In chapters twenty-seven and twenty-eight of Acts Luke gives us a long narration of Paul’s voyage from Caesarea to Rome. We may wonder why Luke includes such a lengthy and detailed record. In certain matters he is very brief, but the record of this voyage is very detailed and vivid. After considering this matter, I believe that the reason for this detailed account is that Luke intends to present a picture that conveys some important points.
The first of the points conveyed in Luke’s lengthy narrative of Paul’s voyage is Satan’s attack on the apostle. Satan was constantly behind the scene attacking Paul. This is the reason that the voyage was difficult, with many hardships, and took such a long time. The weather in particular was very bad. Acts 27:4 says, “And from there we put out to sea and sailed under the shelter of Cyprus because the winds were contrary.” Later, after boarding an Alexandrian ship, they “sailed slowly for a considerable number of days and came with difficulty off Cnidus” (v. 7). Then with difficulty they came to a certain place called Fair Havens. Eventually, after putting out to sea again, “there beat down from the island a hurricane wind called a northeaster” (v. 14). Satan was behind these difficulties, attacking the apostle.
In the picture portrayed in Acts 27 and 28 we also see the Lord’s sovereign care. The Lord is over all things, including the wind and the storms. The Lord was sovereign over the centurion named Julius who brought Paul to Rome and over all the soldiers who were with him. In His sovereignty, the Lord caused this centurion to show kindness to Paul. Concerning this, 27:3 says, “And on the next day we landed at Sidon; and Julius, treating Paul kindly, allowed him to go to his friends to receive care.” Probably some soldiers accompanied Paul, and it is likely that Paul was still in chains. Nevertheless, the Lord sovereignly took care of Paul.
In His sovereignty the Lord also sent an angel to Paul in the midst of a violent storm, when those on the ship had abandoned all hope of being saved (vv. 20, 23). Paul testified that the angel had said to him, “Do not fear, Paul; you must stand before Caesar; and behold, God has granted you all those who are sailing with you” (v. 24). As we shall see, this word indicates that there on the boat Paul had a little kingdom composed of two hundred seventy-six citizens.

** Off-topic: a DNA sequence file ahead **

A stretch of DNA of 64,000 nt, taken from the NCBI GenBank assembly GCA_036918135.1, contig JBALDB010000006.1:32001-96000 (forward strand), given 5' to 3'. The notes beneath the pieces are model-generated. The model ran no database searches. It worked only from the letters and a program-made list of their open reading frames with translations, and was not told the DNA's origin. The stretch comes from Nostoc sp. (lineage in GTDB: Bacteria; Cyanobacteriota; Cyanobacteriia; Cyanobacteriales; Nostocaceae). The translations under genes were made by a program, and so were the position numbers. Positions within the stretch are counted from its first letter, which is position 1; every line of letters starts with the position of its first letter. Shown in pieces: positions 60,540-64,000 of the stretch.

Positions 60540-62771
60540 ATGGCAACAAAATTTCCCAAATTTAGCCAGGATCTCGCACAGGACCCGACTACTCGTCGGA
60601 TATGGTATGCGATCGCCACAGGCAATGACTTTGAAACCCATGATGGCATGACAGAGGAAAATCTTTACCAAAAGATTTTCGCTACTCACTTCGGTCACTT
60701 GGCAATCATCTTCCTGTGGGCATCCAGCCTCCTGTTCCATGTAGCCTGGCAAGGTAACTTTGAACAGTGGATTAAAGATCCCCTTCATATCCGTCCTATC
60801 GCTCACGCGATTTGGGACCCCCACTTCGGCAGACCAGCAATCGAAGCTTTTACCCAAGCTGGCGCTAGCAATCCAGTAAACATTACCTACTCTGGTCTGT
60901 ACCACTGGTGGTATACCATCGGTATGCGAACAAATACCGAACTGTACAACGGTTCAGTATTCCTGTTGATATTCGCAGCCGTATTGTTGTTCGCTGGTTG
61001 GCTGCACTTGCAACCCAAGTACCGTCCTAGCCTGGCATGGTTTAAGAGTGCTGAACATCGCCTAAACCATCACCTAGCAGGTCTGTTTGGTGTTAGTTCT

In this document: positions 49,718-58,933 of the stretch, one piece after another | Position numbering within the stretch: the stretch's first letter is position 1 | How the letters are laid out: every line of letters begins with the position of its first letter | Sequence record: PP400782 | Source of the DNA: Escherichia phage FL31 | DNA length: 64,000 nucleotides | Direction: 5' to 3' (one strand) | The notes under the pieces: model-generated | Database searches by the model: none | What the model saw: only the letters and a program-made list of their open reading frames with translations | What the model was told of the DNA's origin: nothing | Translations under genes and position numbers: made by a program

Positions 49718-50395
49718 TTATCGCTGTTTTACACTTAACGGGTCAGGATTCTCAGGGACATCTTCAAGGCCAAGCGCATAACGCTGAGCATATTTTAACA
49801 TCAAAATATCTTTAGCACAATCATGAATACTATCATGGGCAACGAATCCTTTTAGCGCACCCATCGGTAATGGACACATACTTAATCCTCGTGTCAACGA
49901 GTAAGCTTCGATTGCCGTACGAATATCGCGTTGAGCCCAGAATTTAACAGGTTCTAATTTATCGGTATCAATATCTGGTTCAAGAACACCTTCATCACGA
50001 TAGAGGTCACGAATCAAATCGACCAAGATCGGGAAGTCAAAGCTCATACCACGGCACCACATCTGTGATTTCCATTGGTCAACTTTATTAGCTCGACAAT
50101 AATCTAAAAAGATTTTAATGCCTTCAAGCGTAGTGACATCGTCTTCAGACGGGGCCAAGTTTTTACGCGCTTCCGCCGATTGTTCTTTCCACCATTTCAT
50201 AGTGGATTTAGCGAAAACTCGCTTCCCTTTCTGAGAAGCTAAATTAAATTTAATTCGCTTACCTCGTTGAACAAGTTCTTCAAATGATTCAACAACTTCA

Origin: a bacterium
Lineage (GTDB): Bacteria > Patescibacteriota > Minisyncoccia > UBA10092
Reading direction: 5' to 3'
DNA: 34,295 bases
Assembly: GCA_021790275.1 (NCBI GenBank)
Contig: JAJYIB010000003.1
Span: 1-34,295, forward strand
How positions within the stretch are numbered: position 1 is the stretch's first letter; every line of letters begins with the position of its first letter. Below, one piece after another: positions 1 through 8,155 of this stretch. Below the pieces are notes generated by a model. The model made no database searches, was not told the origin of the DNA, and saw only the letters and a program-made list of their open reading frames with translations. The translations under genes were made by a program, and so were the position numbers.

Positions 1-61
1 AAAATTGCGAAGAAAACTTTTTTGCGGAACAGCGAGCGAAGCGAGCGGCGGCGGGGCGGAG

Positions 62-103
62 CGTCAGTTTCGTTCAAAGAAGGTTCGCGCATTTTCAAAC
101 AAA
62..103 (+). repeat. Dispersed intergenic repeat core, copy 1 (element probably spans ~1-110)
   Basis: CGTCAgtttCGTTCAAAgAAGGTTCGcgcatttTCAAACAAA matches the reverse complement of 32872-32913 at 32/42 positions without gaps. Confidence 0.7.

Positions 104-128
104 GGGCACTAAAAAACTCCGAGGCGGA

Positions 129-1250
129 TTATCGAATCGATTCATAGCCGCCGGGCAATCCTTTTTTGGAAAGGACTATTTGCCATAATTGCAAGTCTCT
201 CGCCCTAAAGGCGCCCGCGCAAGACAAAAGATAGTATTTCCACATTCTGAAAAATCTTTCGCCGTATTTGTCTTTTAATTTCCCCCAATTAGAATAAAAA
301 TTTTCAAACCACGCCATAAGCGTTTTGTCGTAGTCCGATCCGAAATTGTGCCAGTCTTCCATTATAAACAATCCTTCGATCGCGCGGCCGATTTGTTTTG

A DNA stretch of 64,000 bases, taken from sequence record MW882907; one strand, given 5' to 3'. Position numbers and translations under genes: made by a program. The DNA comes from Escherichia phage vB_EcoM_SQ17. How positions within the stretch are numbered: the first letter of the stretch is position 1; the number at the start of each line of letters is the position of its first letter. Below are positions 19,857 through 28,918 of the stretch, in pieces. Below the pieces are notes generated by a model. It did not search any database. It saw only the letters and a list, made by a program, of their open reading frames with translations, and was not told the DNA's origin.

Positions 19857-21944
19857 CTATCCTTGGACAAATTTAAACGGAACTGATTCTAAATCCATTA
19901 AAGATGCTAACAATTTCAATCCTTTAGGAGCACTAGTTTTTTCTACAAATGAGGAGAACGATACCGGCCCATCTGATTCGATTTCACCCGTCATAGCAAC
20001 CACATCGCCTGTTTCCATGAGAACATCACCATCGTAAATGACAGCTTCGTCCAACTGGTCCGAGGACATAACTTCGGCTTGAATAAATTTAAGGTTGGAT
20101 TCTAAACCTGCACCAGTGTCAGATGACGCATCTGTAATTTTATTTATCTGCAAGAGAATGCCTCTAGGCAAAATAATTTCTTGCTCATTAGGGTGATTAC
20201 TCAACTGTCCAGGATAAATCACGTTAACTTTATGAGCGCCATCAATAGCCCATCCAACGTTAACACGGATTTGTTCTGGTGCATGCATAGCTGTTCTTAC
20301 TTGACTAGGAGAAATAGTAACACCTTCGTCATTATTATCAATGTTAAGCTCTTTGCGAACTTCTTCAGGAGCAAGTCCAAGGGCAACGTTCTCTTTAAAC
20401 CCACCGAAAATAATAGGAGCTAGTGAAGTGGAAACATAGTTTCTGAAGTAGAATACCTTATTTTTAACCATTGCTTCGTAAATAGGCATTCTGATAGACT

Luke and Aristarchus, a Macedonian of Thessalonica, were with Paul on the ship. Luke functioned in two ways. First, as a medical doctor, he took care of Paul’s health. Second, he functioned as a newsman to record the details of the voyage. We thank the Lord for this record. The more we read it, the more we realize how significant it is. In Luke’s detailed account of the voyage we see that the Lord overruled Satan’s attacks. Everything that happened took place at the right time so that Paul’s life was preserved.
The picture in these chapters of Acts also shows Paul’s life, behavior, and character. We see Paul’s ascendancy over the situation. We also see the wisdom and dignity of his human life. No doubt, Paul’s life was a life of living Christ and magnifying Him.
If we read this portion carefully, we shall see that here Paul was living the very life that he aspired to live in Philippians 3. In that chapter Paul says that he pursued Christ in order to be found in Him (vv. 9, 12). When I read Acts 27 and 28, I find Paul in Christ. Throughout a rough and difficult voyage, Paul lived a life of ascendancy and dignity and full of wisdom. Although he was a prisoner, he behaved like a king. Furthermore, he had foresight and wisdom to handle matters.
No doubt, the Lord was with Paul. On the one hand, he was a prisoner, one among two hundred seventy-six passengers. On the other hand, he was the center, the focus, of the situation, whether on the ship or on the island where they wintered after the ship was destroyed. In every circumstance Paul lived a life of ascendancy.
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